like to keep mostly all of my beers in the primary fermenter for at
least 2 weeks. This gives the yeast plenty of time to eat
through the sugars and clean up any of their byproducts. It
also allows the yeast to drop out of suspension so you can be sure
you're getting most of the yeast at the bottom of the fermenter.
What Type of Beers Can Yeast be Saved From?
I typically save yeast from lower gravity beers like English
Bitters, Scottish 60 /-, American Wheat, Cream Ales, Blond Ales,
etc. By saving yeast from lower gravity beers, you are putting
less stress on the yeast and ensuring that what you end up with will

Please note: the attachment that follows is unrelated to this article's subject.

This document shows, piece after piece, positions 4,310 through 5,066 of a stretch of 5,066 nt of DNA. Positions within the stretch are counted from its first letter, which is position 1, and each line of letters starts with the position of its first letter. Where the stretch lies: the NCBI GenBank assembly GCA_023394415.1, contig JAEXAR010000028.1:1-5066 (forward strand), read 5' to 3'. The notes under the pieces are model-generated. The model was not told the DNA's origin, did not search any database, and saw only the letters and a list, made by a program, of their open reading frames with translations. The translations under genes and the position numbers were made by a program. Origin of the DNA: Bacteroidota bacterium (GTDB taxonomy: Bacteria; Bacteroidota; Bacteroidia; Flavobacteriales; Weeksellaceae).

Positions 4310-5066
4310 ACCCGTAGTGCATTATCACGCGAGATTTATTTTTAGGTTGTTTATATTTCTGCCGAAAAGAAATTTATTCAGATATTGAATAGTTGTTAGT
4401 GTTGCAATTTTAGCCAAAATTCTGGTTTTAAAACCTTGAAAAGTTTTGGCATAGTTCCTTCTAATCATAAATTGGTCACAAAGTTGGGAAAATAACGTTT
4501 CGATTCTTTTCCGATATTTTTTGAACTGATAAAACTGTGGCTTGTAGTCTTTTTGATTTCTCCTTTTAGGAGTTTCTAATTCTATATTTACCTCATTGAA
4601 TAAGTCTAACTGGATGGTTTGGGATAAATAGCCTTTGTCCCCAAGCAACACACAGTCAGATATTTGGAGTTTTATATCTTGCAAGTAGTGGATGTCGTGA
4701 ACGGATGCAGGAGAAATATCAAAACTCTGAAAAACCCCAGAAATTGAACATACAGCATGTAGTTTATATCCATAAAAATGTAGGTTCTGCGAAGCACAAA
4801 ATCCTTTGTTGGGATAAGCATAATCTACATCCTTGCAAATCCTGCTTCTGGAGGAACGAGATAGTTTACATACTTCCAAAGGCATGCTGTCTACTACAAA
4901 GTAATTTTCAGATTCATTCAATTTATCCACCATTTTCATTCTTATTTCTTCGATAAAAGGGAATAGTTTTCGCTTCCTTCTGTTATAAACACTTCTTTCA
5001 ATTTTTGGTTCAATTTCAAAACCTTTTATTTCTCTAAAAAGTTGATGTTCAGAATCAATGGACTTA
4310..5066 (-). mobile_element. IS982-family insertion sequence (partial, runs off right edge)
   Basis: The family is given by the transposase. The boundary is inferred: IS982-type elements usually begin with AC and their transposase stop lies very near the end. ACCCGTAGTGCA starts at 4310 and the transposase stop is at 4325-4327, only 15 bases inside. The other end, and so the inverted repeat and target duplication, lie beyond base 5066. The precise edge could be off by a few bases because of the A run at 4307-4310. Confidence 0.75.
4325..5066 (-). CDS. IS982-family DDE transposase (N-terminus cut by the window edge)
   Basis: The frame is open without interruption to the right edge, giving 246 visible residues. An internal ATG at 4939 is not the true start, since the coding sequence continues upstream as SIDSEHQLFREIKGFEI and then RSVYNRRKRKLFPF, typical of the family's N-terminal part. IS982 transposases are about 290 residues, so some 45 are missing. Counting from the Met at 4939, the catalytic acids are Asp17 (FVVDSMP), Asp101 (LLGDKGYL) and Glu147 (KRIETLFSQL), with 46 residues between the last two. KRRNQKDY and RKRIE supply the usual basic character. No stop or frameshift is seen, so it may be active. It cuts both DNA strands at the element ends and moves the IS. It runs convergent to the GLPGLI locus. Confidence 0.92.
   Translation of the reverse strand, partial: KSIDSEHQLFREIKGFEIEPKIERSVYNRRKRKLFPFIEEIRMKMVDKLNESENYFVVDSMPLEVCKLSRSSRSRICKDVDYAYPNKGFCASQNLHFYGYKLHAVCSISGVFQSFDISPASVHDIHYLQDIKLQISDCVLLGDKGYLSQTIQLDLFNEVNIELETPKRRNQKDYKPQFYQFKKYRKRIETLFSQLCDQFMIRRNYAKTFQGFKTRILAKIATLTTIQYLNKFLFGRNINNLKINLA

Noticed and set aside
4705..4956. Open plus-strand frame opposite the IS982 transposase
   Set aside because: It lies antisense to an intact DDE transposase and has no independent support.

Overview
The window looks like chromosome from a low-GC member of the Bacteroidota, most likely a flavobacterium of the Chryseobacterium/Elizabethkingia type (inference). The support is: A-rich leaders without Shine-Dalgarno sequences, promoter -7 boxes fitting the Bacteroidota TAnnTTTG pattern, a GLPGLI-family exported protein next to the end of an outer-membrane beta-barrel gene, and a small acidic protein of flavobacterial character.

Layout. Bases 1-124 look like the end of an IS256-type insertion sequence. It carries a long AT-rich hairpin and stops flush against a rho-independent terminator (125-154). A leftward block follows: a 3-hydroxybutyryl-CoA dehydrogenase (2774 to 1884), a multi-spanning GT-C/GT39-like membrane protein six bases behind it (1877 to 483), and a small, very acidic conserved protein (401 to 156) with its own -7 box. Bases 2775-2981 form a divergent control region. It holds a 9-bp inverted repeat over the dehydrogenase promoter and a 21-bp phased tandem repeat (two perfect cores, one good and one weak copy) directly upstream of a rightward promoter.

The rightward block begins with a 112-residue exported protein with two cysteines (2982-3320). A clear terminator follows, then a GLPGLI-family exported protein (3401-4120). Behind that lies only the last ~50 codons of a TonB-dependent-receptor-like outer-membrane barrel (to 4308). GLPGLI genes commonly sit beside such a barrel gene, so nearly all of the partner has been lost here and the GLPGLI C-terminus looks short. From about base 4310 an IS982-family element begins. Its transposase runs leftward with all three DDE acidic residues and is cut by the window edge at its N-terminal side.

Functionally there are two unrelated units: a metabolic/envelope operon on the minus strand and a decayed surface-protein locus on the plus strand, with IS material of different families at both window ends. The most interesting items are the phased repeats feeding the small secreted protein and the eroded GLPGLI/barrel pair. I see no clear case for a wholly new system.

be fresh and won't produce any off-flavors. NOTE: Always try
to pitch up when saving yeast. For example, don't pitch a
yeast slurry from a 1.060 beer onto one that's 1.040. You may
experience some off-flavors when doing this. Also, I usually
don't save any yeast from beers over 1.060 as a general rule.
By that point, the yeast may start producing undesirable flavor
characteristics. I also only usually save 2 or 3 generations
of yeast before starting over. When saving yeast at home you
can only be so clean and will likely cause some yeast mutation down
the road. I remember having a slurry of WLP002 that was a few
generations old and the beer I made with it tasted more like a
Belgian. It wasn't infected, but the flavor profile of the
yeast had definitely mutated.
Now that I've given you a little background on
what you need to get started, here's my procedure for saving yeast:
Sanitize three 16 oz plastic beer bottles along with the other
equipment you use to transfer your beer.